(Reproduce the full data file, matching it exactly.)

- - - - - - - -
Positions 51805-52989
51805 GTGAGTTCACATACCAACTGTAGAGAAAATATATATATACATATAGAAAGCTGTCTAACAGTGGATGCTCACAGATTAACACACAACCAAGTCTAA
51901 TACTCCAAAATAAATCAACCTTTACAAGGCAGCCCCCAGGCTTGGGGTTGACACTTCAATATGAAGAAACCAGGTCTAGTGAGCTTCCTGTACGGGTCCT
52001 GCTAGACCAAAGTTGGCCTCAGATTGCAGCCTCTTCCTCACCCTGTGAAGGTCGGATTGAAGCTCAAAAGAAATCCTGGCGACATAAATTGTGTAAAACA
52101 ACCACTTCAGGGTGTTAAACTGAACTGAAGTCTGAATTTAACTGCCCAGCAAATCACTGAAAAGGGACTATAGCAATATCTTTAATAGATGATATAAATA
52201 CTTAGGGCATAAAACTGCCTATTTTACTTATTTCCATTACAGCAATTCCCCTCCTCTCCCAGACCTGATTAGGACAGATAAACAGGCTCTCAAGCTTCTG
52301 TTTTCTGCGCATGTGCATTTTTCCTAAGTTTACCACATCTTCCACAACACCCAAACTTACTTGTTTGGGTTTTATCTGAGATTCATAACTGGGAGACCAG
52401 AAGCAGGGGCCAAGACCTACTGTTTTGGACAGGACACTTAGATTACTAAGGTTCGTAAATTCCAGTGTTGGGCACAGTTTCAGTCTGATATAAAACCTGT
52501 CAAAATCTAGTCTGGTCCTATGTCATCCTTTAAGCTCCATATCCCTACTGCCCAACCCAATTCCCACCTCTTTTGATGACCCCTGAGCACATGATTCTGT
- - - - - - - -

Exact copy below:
Positions 51805-52989
51805 GTGAGTTCACATACCAACTGTAGAGAAAATATATATATACATATAGAAAGCTGTCTAACAGTGGATGCTCACAGATTAACACACAACCAAGTCTAA
51901 TACTCCAAAATAAATCAACCTTTACAAGGCAGCCCCCAGGCTTGGGGTTGACACTTCAATATGAAGAAACCAGGTCTAGTGAGCTTCCTGTACGGGTCCT
52001 GCTAGACCAAAGTTGGCCTCAGATTGCAGCCTCTTCCTCACCCTGTGAAGGTCGGATTGAAGCTCAAAAGAAATCCTGGCGACATAAATTGTGTAAAACA
52101 ACCACTTCAGGGTGTTAAACTGAACTGAAGTCTGAATTTAACTGCCCAGCAAATCACTGAAAAGGGACTATAGCAATATCTTTAATAGATGATATAAATA
52201 CTTAGGGCATAAAACTGCCTATTTTACTTATTTCCATTACAGCAATTCCCCTCCTCTCCCAGACCTGATTAGGACAGATAAACAGGCTCTCAAGCTTCTG
52301 TTTTCTGCGCATGTGCATTTTTCCTAAGTTTACCACATCTTCCACAACACCCAAACTTACTTGTTTGGGTTTTATCTGAGATTCATAACTGGGAGACCAG
52401 AAGCAGGGGCCAAGACCTACTGTTTTGGACAGGACACTTAGATTACTAAGGTTCGTAAATTCCAGTGTTGGGCACAGTTTCAGTCTGATATAAAACCTGT
52501 CAAAATCTAGTCTGGTCCTATGTCATCCTTTAAGCTCCATATCCCTACTGCCCAACCCAATTCCCACCTCTTTTGATGACCCCTGAGCACATGATTCTGT